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JURISDICTION

CASE # 1

CONCORDE CONDOMINIUM v. AUGUSTO H. BACULIO


G.R. No. 203678, February 17, 2016

TOPIC: Regional Trial Court as court of general jurisdiction.

FACTS:

Petitioners filed with the RTC Makati a petition for injunction (with
damages with prayer for issuance of a TRO, writ of preliminary injunction,
and writ of mandatory preliminary injunction) against the respondents
seeking to enjoin them from misrepresenting to the public that they are the
owners of the Concorde condominium building, and to prevent other certain
individuals and government officials from doing particular acts. The case
was docketed as a civil case and raffled to a Makati RTC branch which was
designated as a special commercial court. The respondents moved to
dismiss claiming that the said RTC branch, as a special commercial court,
has no jurisdiction over the case because it is merely an ordinary civil action
and not those cases such as intra-corporate disputes over which special
commercial courts have exclusive jurisdiction.

Due to the absence of intra-corporate relations between the parties, it ruled


that the case does not involve an intra-corporate controversy cognizable by it
sitting as a Special Commercial Court. It also held that there is no more
necessity to discuss the other issues raised in the motion to dismiss, as well
as the motion to vacate order, for lack of jurisdiction over the case.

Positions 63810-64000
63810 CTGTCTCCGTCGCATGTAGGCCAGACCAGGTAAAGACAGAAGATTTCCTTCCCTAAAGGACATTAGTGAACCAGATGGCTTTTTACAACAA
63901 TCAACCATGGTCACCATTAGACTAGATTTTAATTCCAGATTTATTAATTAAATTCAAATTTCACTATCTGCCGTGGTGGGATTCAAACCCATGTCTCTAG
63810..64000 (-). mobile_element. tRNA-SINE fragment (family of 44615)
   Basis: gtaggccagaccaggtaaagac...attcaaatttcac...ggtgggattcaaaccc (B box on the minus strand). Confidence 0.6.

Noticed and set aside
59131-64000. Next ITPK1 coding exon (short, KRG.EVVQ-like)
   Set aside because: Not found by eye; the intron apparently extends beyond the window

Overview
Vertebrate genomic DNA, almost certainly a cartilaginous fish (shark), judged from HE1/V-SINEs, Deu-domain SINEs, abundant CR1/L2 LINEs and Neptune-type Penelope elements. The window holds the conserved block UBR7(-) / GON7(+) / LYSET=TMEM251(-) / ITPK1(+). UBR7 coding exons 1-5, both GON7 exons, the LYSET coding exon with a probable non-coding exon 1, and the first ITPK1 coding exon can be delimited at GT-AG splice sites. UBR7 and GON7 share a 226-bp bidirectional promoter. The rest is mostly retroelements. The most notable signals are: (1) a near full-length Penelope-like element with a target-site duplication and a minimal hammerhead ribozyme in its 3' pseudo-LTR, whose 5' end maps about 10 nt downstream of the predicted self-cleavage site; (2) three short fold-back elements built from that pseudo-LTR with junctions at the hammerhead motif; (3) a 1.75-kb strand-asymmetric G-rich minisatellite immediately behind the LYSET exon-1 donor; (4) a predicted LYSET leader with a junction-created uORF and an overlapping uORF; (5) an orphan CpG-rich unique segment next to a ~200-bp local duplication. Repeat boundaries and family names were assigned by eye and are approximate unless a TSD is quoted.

Hence, this petition for review on certiorari.

ISSUE:

Whether or not the RTC dismissing the petition on the ground of lack
of jurisdiction.

RULING:

Petition for review on certiorari is granted.

The designation of the said branch as a Special Commercial Court by no


means diminished its power as a court of general jurisdiction to hear and
decide cases of all nature, whether civil, criminal or special proceedings.
Clearly, as the suit between petitioner and respondents neither arises
from an intra-corporate relationship nor does it pertain to the enforcement of
their correlative rights and obligations under the Corporation Code, and the
internal and intra-corporate regulatory rules of the corporation, Branch 149
correctly found that the subject matter of the petition is in the nature of an
ordinary civil action.

As to the jurisdiction of RTC, the court take cognizance of the


guidelines established in the case of Manuel Luis C. Gonzales and Francis
Martin D. Gonzal.es v. GJH Land, Inc. (formerly known as S.J. Land Inc.),
Chang Hwan Jang a.k.a. Steve Jang, Sang Rak, Kim, Mariechu N. Yap and
Atty. Roberto P. Mallari II,21 to wit:

“The designation of Special Commercial Courts was merely


intended as a procedural tool to expedite the resolution of
commercial cases in line with the court's exercise of
jurisdiction. This designation was not made by statute but only
by an internal Supreme Court rule under its authority to
promulgate rules governing matters of procedure and its
constitutional mandate to supervise the administration of all
courts and the personnel thereof. Certainly, an internal rule
promulgated by the Court cannot go beyond the commanding
statute. But as a more fundamental reason, the designation of
Special Commercial Courts is, to stress, merely an incident
related to the court's exercise of jurisdiction, which, as first
discussed, is distinct from the concept of jurisdiction over the
subject matter. The RTCs general jurisdiction over ordinary
civil cases is therefore not abdicated by an internal rule